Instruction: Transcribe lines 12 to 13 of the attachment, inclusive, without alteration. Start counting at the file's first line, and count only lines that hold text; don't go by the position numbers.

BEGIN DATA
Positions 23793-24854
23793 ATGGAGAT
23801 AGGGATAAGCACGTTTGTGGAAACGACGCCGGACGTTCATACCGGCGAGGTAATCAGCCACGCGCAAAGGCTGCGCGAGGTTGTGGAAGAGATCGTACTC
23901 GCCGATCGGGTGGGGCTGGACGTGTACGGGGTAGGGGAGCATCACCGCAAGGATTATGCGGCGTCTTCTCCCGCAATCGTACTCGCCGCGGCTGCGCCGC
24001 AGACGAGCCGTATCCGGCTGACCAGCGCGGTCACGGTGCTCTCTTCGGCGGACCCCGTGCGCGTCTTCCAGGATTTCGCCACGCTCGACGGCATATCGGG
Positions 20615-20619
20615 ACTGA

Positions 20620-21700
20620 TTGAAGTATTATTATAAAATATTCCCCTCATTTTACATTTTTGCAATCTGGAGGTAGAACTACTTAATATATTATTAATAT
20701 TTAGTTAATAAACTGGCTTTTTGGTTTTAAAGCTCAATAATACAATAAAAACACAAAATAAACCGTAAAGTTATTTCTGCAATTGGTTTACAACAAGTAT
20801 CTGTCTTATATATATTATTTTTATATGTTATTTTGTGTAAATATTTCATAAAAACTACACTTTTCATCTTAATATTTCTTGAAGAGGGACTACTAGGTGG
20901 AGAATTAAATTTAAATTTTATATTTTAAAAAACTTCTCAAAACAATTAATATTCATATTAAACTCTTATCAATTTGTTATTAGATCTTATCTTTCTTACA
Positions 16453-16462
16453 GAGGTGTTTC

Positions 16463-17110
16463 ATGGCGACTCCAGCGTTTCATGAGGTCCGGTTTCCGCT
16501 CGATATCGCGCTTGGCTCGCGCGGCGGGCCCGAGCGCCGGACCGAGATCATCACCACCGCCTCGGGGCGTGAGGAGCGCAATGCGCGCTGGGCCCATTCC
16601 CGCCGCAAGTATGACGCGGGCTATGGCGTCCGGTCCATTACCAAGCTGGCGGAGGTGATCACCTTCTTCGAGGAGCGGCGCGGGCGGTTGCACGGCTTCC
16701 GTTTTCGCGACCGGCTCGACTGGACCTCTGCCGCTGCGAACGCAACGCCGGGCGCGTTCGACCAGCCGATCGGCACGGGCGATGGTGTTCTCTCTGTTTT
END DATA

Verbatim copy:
20901 AGAATTAAATTTAAATTTTATATTTTAAAAAACTTCTCAAAACAATTAATATTCATATTAAACTCTTATCAATTTGTTATTAGATCTTATCTTTCTTACA
Positions 16453-16462